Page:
Doubting Thomas

“Anything special tomorrow, darling?” I asked my wife.

“Not really,” she said. “Meeting. I’ll have to go early. You?”

“Oh, just the usual,” I said casually. “Finish a client’s blog in the morning. Work on someone’s speech. And then I’m meeting the Archbishop of York.”

“Yeah, right Dad. Have you checked your medication lately?” My teenage son broke off from preparing a small snack – the one that would keep him going until the large snack that would keep him going until dinner – to express his ritual scepticism.

“Thank you for your belief in me, Ben. I am meeting the Archbishop of York. Just after two o’clock.”

“Alright then. Why?”

“Maybe he wants to start a blog.”

“It’s already been done, Mum. It’s called the Bible.”

“For goodness sake, Ben. Try to be impressed. The Primate of England is visiting my office.”

“Like we said. Why?”

“It’s a fact-finding mission. He wants to meet leading members of the creative community – ”

“But they were all busy so he’s meeting your Dad instead!”

“No, not at – ”

But there was no use trying to explain. My wife and son were cavorting round the kitchen exchanging high fives. Really, they can be so depressingly childish at times…

Friday morning arrived. My day with Sentamu Ebor.

Sadly, Doubting Thomas was still at home.

“What are you going to do, Dad? Have a big bottle of water on your desk and hope he can turn it into wine?”

I drove into work wondering why children are never impressed by their parents’ achievements. That’s fair enough when your kids are seven or eight…

“Mum’s been promoted at work.”

“Does that mean we can afford more chocolate?”

…but by the time they’re teenagers perhaps a little recognition might be in order? Sadly not.

“Mum’s been promoted at work.”

“So she’ll be upgrading her gin from Gordon’s?”

“And I’ve been voted ‘Funniest Dad Blogger in the UK.’”

“Don’t be stupid, Dad, there’s no such thing.”

“Yes, there is. And I’ve won it.”

“Well, where’s the trophy?”

“There isn’t one.”

“Cheque? There won’t be one of those either. What have you won, Dad?”

“A badge for my website…”

Teenage daughters could be more supportive as well. If they hear a few stray creaks around midnight the correct response the next morning is a wink and “Hey, Dad, Mum’s a lucky woman…” Not: “I heard this dreadful groaning noise. I thought you’d  died. I’ll call an ambulance next time.”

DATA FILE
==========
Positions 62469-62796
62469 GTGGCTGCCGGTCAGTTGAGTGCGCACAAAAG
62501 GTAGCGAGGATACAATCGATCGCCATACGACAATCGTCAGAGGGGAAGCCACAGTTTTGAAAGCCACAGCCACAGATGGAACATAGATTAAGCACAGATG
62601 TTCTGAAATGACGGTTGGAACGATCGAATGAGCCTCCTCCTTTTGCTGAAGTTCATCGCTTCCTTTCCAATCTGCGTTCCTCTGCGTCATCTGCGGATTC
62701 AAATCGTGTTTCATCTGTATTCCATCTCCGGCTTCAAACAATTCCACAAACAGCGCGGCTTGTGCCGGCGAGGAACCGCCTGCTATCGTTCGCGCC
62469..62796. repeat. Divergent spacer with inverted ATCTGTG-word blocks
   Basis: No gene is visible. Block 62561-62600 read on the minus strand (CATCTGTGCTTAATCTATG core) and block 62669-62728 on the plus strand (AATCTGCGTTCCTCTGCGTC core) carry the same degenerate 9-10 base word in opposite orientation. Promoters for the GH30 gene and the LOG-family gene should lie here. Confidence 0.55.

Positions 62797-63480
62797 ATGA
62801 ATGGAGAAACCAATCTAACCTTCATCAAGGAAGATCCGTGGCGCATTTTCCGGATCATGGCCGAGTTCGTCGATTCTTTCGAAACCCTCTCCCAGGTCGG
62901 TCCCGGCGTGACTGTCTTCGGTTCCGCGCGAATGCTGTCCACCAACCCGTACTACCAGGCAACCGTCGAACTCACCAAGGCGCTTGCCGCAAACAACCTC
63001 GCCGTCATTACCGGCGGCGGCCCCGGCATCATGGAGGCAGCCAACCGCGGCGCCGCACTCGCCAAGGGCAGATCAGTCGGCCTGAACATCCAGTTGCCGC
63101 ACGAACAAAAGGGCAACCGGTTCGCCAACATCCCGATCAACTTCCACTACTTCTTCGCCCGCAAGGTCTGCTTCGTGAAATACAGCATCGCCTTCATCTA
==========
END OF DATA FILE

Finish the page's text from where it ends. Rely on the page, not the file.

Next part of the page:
Meanwhile – assuming you survived the night – you’re  still whooping and hollering over what your children have achieved. True, the parental celebrations have slackened off – you’re no longer dancing madly round the house celebrating a 25m breaststroke certificate – but academic success demands recognition.

“An A for your essay, Ben? That’s awesome. We’ll open a bottle of wine to celebrate.”

“Dad, I got six out of ten for a test and you opened a bottle of wine.”

Someone knocked on my office door. The Archbishop had arrived. We chatted for ten minutes. “Bless you,” he said as he left.

Clearly the moment was too much for me. It’s not every day I meet someone whose office goes back to 626 and St Paulinus. “Bless you too,” I stupidly replied.

That would be something to tell his wife. ‘Did you have a good day, darling?’

‘Well… Different. An overweight, grey-haired blogger gave me a blessing…’

I went home to share the excitement with my loving family.

Doubting Thomas still hadn’t seen the light. “Did he absolve you of your sins, Dad?”

“Don’t be stupid, Ben,” my beloved interrupted. “Your father wouldn’t have been home until Christmas…”

Thanks for reading this post. If you enjoyed it – and you’d like something light and “very, very funny” to read – you can buy the ‘Best Dad I Can Be’ sample book with 27 of my favourite posts covering all the years I’ve been writing: it’s all of 99p on your Kindle. Alternatively the first chronological book, ‘Half Dad Half Fish’ which covers the time when the children were 9, 7 and 4 is available here



  1. What a great read. I don’t think teenagers are bothered (on the outside at least) by anything we find exciting or interesting. Keep the evidence as they will be in the future.

    • Don’t worry – been writing about my kids for 13 years: fully intend that they’ll read every word when they’re parents themselves. Just want to live long enough to hear them say, “Sorry, Dad. You were right about that as well…”

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